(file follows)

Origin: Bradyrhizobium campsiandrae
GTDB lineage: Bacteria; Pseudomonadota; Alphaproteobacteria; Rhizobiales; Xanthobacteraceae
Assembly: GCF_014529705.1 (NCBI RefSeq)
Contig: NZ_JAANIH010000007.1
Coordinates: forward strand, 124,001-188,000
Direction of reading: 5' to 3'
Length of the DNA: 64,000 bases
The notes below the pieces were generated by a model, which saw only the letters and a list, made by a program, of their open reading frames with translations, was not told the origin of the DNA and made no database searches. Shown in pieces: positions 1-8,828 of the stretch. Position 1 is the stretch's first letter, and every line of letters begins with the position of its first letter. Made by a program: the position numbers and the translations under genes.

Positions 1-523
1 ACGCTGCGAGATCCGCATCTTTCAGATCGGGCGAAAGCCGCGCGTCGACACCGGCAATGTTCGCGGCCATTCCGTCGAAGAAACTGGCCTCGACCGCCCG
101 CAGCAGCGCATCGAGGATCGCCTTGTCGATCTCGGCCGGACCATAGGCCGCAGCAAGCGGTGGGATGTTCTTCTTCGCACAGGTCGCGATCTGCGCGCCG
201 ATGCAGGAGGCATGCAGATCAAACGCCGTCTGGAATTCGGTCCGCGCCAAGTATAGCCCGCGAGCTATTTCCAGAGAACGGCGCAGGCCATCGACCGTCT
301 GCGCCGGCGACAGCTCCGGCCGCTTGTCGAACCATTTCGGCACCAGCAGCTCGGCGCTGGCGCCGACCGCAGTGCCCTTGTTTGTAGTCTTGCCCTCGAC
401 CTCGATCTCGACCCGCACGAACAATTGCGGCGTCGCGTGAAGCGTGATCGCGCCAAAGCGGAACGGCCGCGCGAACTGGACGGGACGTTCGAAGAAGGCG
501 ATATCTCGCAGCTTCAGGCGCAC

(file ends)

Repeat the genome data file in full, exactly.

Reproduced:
Origin: Bradyrhizobium campsiandrae
GTDB lineage: Bacteria; Pseudomonadota; Alphaproteobacteria; Rhizobiales; Xanthobacteraceae
Assembly: GCF_014529705.1 (NCBI RefSeq)
Contig: NZ_JAANIH010000007.1
Coordinates: forward strand, 124,001-188,000
Direction of reading: 5' to 3'
Length of the DNA: 64,000 bases
The notes below the pieces were generated by a model, which saw only the letters and a list, made by a program, of their open reading frames with translations, was not told the origin of the DNA and made no database searches. Shown in pieces: positions 1-8,828 of the stretch. Position 1 is the stretch's first letter, and every line of letters begins with the position of its first letter. Made by a program: the position numbers and the translations under genes.

Positions 1-523
1 ACGCTGCGAGATCCGCATCTTTCAGATCGGGCGAAAGCCGCGCGTCGACACCGGCAATGTTCGCGGCCATTCCGTCGAAGAAACTGGCCTCGACCGCCCG
101 CAGCAGCGCATCGAGGATCGCCTTGTCGATCTCGGCCGGACCATAGGCCGCAGCAAGCGGTGGGATGTTCTTCTTCGCACAGGTCGCGATCTGCGCGCCG
201 ATGCAGGAGGCATGCAGATCAAACGCCGTCTGGAATTCGGTCCGCGCCAAGTATAGCCCGCGAGCTATTTCCAGAGAACGGCGCAGGCCATCGACCGTCT
301 GCGCCGGCGACAGCTCCGGCCGCTTGTCGAACCATTTCGGCACCAGCAGCTCGGCGCTGGCGCCGACCGCAGTGCCCTTGTTTGTAGTCTTGCCCTCGAC
401 CTCGATCTCGACCCGCACGAACAATTGCGGCGTCGCGTGAAGCGTGATCGCGCCAAAGCGGAACGGCCGCGCGAACTGGACGGGACGTTCGAAGAAGGCG
501 ATATCTCGCAGCTTCAGGCGCAC